What's a primary difference between the experienced triathlete and the newbie? A keen and highly develop sense of self-awareness. It's that intangible quality that's critical to success in long distance endurance sports events that often times makes or breaks a result.
Self awareness is trainable, just like lactate threshold. And just like training other components of fitness, developing a highly tuned sense of self awareness takes practice and patience.
Now with modern training technology, you can monitor every fitness metric and analyze it to death with sophisticated software. While this data crunching is effective (if used properly) and plays an important role in learning more about how your engine runs, it's still important to not overlook signs that your body is plainly communicating to you... signs of fatigue, over use, burn out and just plain 'blah'.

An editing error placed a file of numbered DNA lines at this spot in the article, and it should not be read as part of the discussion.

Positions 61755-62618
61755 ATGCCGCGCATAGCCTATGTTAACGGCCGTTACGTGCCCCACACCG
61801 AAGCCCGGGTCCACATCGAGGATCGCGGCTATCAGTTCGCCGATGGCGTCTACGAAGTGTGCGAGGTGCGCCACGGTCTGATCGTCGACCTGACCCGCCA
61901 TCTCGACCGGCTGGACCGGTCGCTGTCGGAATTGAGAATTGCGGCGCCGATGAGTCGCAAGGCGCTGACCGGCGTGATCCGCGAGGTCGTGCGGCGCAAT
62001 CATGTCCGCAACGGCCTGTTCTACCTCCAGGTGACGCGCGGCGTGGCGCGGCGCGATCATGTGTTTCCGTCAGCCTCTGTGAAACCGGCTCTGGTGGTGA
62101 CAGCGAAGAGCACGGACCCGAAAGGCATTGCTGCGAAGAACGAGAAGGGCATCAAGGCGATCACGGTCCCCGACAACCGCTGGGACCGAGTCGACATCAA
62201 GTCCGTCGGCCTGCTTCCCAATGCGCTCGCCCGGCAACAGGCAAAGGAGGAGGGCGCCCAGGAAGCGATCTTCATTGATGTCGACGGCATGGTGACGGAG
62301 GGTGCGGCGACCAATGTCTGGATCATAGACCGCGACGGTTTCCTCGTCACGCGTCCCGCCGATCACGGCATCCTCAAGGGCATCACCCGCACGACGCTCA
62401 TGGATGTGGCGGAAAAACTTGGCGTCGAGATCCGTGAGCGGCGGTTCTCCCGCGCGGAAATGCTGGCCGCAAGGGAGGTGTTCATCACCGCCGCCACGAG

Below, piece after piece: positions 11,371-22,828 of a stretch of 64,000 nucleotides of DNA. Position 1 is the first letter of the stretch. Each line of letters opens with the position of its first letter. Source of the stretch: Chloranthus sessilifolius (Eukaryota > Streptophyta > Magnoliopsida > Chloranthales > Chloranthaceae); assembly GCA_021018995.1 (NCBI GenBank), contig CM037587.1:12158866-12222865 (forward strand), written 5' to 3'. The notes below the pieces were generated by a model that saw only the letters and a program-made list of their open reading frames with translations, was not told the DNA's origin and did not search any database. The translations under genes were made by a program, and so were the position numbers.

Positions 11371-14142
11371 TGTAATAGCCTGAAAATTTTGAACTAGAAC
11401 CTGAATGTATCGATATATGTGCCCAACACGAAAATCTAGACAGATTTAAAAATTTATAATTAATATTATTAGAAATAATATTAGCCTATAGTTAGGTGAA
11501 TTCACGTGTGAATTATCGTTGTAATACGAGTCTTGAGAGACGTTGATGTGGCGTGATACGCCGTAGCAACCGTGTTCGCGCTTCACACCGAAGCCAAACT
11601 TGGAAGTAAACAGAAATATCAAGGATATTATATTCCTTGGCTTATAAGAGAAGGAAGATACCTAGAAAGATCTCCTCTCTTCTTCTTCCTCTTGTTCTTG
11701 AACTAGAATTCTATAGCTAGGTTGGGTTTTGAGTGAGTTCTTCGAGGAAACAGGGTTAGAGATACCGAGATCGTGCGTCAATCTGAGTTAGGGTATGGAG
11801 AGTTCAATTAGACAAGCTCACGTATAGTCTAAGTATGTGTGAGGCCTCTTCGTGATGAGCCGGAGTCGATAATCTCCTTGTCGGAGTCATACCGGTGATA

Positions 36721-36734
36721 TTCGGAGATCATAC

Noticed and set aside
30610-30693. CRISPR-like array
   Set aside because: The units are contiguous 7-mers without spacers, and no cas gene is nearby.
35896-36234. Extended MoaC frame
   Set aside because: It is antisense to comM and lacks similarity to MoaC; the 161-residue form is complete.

The self-aware athlete is the one who notices the twinge of discomfort in the calf while warming up for a track workout and decides to go easy with a zone 2 aerobic run workout instead, and then stretches and rolls it out post workout. She's the athlete who notices a change in appetite and increases or decreases caloric intake to meet daily energy demands from training. And on race day, she's the athlete who knows how best to 'burn through her matches' to suit the distance and difficulty of the race course and conditions.
Self awareness is a key component to success in triathlon and all endurance sports. Listen to what your body is telling you regardless of what's on your training schedule that day or showing up on your power meter. It's usually right on task.